G-CSF facilitates adherence to full dose intensity in both standard and doseintensified regimens. G-CSF support during combination chemotherapy (cisplatin, doxorubicin, cyclophosphamide [Cytoxan, Neosar]) to treat advanced or recurrent endometrial cancer allowed patients to remain on therapy for an average of 7 months, with no dose-limiting neutropenia. Once-per-cycle dosing of pegfilgrastim (pegylated recombinant filgrastim), a longer-acting version of G-CSF, has been evaluated in clinical trials using myelosuppressive chemotherapy in breast cancer, and has been demonstrated comparable in safety and efficacy to filgrastim for decreasing the duration of severe neutropenia after chemotherapy in patients with nonmyeloid malignancy.[18,19] An additional beneficial action of adjuvant G-CSF in premenopausal, nodepositive breast cancer patients has recently been proposed. G-CSF in this setting, in addition to stimulating blood stem cells, may activate and repopulate dormant breast cancer stem cells (personal communication, K. Altundag, 2004). The activated breast cancer stem cells may then become chemosensitive to various cell cycle-specific chemotherapeutic agents. Both G-CSF and GM-CSF play important roles in modern cancer treatment, and new data regarding their uses have the potential to impact the practice of oncology. Researchers are exploring new avenues of investigation to determine the antitumor potential of both of these agents. Data supporting the use of G-CSF as an antitumor agent have been largely anecdotal or retrospective. G-CSF may be useful in selected AML patients who are not candidates for traditional treatments, and complete remissions have been reported with G-CSF alone in the treatment of AML. A short course of G-CSF (300 mg/d for 13 days) resulted in complete hematologic remission in a patient with acute undifferentiated leukemia. Two further relapses in this patient were also successfully treated with G-CSF. The patient died 50 months after starting G-CSF therapy from progressive neutropenia, anemia, thrombocytopenia, and acute leukemia, despite reinstitution of G-CSF therapy. Leukemic cells from AML patients with the t(8;21) translocation undergo neutrophilic differentiation following in vitro exposure to G-CSF. A second patient with t(8;21) (q22;q22) karyotype AML achieved a complete remission when treated with G-CSF (10 Î¼g/kg for 14 days), in the absence of cytotoxic chemotherapy. A third case report describes a patient who achieved cytogenetic remission after 14 days treatment with G-CSF (lenograstim 3 mg/kg/d). Peripheral blood and bone marrow aspirate were normal in this patient following treatment, and the t(9;11) + 8 clone was no longer detectable. No serious adverse events have been observed in the approximately 16 case reports of complete response achieved with G-CSF treatment of patients with AML. The mechanism by which G-CSF is able to induce leukemia remission is unknown. Among hypotheses are a direct effect of G-CSF on AML blast cells, degradation of AML1-ETO (an oncoprotein that blocks G-CSF-mediated cell differentiation in t(8;21) AML), the activation of STAT (signal transducers and activators of transcription) pathways on myeloid leukemic cells, and induction of leukemic cell apoptosis.[21,25-28] The role of G-CSF and GM-CSF in hematopoietic recovery and control of disease in patients with chemosensitive gynecologic cancer has been assessed in one trial. Thirty-seven ovarian cancer patients and 34 breast cancer patients were treated with high-dose chemotherapy (carboplatin [Paraplatin], etoposide, and melphalan [Alkeran]), and then randomly assigned to receive either 5 mg/kg of G-CSF or GM-CSF until day 13 after PBPC transplantation. Significantly higher T-cell counts were observed in G-CSF-treated patients during early and late posttransplant follow-up, and patients who received G-CSF showed a significantly longer median time to progression. Data supporting the use of GM-CSF (sargramostim), either alone or in combination with chemotherapy, continue to emerge. The articles in this supplement examine the role of this key cytokine in a variety of clinical settings, based on presentations from the ASCO 40th Annual Meeting, held June 5-8, 2004, in New Orleans. GM-CSF Use in AML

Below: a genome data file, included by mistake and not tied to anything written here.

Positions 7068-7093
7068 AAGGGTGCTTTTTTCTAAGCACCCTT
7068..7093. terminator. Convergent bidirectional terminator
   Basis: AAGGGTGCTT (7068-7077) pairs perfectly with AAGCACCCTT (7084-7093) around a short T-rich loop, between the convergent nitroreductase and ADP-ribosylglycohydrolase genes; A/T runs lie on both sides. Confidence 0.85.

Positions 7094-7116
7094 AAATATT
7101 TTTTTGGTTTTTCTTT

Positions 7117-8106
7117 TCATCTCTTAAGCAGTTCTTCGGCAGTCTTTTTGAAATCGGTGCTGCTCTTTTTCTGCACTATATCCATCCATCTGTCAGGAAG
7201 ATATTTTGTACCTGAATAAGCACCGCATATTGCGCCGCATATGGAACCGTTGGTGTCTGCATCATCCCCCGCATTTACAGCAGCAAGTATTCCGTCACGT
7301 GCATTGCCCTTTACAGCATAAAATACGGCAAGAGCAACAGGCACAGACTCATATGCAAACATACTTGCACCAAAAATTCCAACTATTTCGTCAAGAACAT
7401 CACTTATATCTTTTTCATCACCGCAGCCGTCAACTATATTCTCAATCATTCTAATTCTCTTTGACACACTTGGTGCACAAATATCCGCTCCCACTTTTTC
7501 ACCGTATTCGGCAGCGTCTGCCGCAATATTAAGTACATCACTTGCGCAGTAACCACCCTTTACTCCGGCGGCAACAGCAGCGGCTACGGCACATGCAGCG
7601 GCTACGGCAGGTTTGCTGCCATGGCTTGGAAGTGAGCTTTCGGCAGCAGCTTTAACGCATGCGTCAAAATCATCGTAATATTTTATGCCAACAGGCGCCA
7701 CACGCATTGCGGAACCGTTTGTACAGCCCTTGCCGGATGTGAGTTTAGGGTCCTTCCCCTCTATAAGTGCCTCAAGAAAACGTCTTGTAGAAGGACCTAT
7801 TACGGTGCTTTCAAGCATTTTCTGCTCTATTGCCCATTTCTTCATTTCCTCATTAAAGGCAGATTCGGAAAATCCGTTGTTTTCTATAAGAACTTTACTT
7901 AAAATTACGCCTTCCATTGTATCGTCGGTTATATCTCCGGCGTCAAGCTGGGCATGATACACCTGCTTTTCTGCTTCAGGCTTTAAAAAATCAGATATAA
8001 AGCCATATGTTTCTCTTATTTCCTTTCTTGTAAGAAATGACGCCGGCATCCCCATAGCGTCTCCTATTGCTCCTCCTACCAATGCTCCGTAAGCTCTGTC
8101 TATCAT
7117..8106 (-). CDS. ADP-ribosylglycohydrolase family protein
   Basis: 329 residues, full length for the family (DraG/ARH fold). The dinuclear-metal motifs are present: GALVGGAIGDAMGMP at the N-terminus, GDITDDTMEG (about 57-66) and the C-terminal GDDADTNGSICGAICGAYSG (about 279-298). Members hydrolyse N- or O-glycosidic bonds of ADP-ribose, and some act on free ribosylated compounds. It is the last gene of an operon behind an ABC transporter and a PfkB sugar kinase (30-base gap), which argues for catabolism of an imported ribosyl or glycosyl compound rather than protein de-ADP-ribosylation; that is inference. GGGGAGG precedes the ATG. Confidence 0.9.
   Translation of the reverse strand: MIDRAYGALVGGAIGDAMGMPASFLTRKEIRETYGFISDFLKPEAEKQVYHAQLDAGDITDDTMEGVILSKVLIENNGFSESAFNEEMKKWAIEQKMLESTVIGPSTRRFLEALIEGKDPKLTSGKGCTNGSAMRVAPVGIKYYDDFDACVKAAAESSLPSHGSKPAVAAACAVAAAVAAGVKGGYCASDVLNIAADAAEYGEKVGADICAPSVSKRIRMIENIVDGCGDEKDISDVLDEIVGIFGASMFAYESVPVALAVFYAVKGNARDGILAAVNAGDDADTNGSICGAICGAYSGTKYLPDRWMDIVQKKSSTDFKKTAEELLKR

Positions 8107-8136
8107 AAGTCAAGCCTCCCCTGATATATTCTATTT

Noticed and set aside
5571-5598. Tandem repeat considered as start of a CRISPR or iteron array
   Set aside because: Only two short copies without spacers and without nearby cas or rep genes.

Successful treatment of AML requires the control of bone marrow and systemic disease and specific treatment of central nervous system disease, if present. The cornerstone of this strategy includes systemically administered combination chemotherapy, which poses a particular problem for some patient populations (for example, the induction mortality rate is especially high among older adults with AML).[30,31] Extending survival in this group of patients is therefore an area of active clinical research, and cytokines continue to be used to prime AML blasts to the cytotoxic actions of chemotherapy. Response rate, overall survival, and relapsefree survival are improved in elderly, high-risk patients with AML and myelodysplastic syndrome when G-CSF priming precedes intensive chemotherapy. In this supplement, Eric Winer et al report a trial of GM-CSF used to enhance the cytoreductive effects of low-dose cytarabine in elderly patients with AML and myelodysplastic syndrome who were intolerant of conventional induction chemotherapy. Colony-Stimulating Factors in Melanoma